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Despite vital consensus on the AGW theory, disagreement exists on the two major causes of climate change: anthropogenic and natural factors. Proponents of the former, on one hand, believe that increasing human activities such as uses of fossil fuels, unsustainable agriculture, deforestation and forest fires have added millions of tons of greenhouse gases such as carbon dioxide, methane, and nitrous oxide, that are responsible for the global warming (Antilla, 2005; Watson et al.2006; Mwandosya, 2006; IPCC2007; UNFCCC2008). Opponents, on the other hand, believe that the global warning has nothing to do with human activities; rather it is a result of natural changes that have occurred on earth over a long period (Kaser et al. 2004; CSPP, 2005; Schmundt2006). On these debates, Mooney (2005) showed that analysis of more than 900 recent scientific articles listed with the keywords ''global climate change,'' has failed to find a single study that explicitly disagreed that humans are contributing to climate change.

The AGW theory is put into action through the 2015 UNFCCC Paris Agreement which is contained in the Paris Decision, the formal decision of the United Nations Convention on Climate Change Conference of parties adopting the Paris Agreement and mapping out a process towards the climate change agreement's formal entry into force. The Paris Agreement formalizes consensus on climate change phenomena because of man-made greenhouse gases and sets an ambitious goal to hold global warming to "well below 2°C" and to pursue efforts to limit the temperature increase to 1.5°C above preindustrial levels (UNFCCC, 2015).

This research agrees with the proponents of the AGW theory who believe that man-made CO2 is responsible for floods, droughts, severe weather, crop failures, spread

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of diseases, famines, and literally hundreds of other catastrophes. All these disasters will become more frequent and more severe as temperatures continue to rise as AGW proponents agree. Nothing less than large and rapid reductions in human emissions and adaptation to existing climate change adverse impact will save the smallholder farming households and entire planet from these catastrophic events (Al Gore, 2006).

2.3.3 Adaptation Theory

The theory of adaptation to climate change implies change from the current to an adapted situation. This change can occur in different ways: gradual and incremental, through a transition or in the form of a transformation. Rainfall variability and uncertainty surrounding its annual reliability have prompted farming communities to adapt to dynamic climatic, environmental and weather conditions throughout history. The future of smallholder farming household is about adaptation since weather is expected to exacerbate current climate variability, leading to more intense cycles of floods, droughts and unpredictable rains. Moreover, the speed of current climate change is feared to exceed the limits of adaptation in many parts of the world (Adger and Vincent, 2005; IPCC, 2007b).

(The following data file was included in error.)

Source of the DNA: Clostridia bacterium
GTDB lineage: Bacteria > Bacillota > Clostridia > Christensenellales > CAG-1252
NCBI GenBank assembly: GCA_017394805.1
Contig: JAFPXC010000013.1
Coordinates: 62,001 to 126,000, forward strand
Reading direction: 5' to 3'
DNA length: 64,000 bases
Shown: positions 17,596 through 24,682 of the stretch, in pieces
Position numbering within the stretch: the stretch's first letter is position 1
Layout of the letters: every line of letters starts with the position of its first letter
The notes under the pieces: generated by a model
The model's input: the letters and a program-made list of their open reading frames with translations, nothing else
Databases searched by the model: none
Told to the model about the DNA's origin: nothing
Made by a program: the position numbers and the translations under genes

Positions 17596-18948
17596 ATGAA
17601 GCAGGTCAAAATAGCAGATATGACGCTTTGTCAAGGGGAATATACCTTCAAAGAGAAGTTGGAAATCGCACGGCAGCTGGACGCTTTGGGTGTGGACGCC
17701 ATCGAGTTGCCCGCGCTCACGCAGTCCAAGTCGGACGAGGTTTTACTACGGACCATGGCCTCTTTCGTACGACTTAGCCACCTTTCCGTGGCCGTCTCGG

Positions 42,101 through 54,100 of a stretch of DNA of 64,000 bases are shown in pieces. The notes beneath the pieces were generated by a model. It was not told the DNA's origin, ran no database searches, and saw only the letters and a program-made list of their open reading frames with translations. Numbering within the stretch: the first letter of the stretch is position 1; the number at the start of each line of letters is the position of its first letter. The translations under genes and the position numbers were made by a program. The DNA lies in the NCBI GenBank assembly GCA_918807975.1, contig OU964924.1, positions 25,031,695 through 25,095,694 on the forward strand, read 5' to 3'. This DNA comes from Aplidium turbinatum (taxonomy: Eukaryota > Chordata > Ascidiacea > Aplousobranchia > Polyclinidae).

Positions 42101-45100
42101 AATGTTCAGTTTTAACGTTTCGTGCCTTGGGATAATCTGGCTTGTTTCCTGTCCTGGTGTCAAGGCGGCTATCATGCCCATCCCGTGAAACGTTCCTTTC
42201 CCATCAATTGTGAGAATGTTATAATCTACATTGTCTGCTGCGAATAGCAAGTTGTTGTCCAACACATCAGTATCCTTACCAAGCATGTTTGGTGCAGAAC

The theory of adaptation is becoming increasingly important in climate negotiations and implementation. Integral to IPCC (2014) are two theoretical core concepts of; Incremental and Transformational adaptation referred to as a “paradigm shift” in the Green Climate Fund Governing Instrument (GCF, 2013). Incremental Adaptation concept refers to actions where the central aim is to maintain the essence and integrity of the existing technological, institutional, governance, and value systems,

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such as through adjustments to cropping systems via new varieties, changing planting times, or using more efficient irrigation. While transformational adaptation seeks to change the fundamental attributes of systems in response to actual or expected climate and its effects, often at a scale and ambition greater than incremental activities.

Transformational theory includes changes in activities, such as changing livelihoods and changes in perceptions and paradigms about the nature of climate change, adaptation, and their relationship to other natural and human systems (IPCC, 2014 Sections 3.3, 8.6.2.3, 20.5; Climate Fund, 2013b). The climate change AGW and adaption theoretical tools form the basis of this study. Although they have been elaborated upon, it is important to relate them under the subject of study which is about assessment of climate change impact on food security and adaptation strategies among smallholder farmers. Transformational theory of adaptation is more relevant to this study since it means a paradigm shift away from practices that are incompatible with the present challenges of climate change to smallholder farmers.

The study by (Pauw et al. 2010) suggested that smallholder farmers in Malawi are the most affected by climate change shocks. For example, Jury and Mwafulirwa (2002) reported that failure of the rains for over one month in the 1992 drought reduced maize output by 50 percent and this resulted in food insecurity. Considering the scale of the climate change challenge to food security and the growing influence of adaptation theory, interests mean that transformation is both especially likely and desired. Transformational adaptation in and of agriculture was recently recognized as a priority by IPCC (2014) and is an emerging field of research (Walker et al. 2009;

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Park et al. 2012).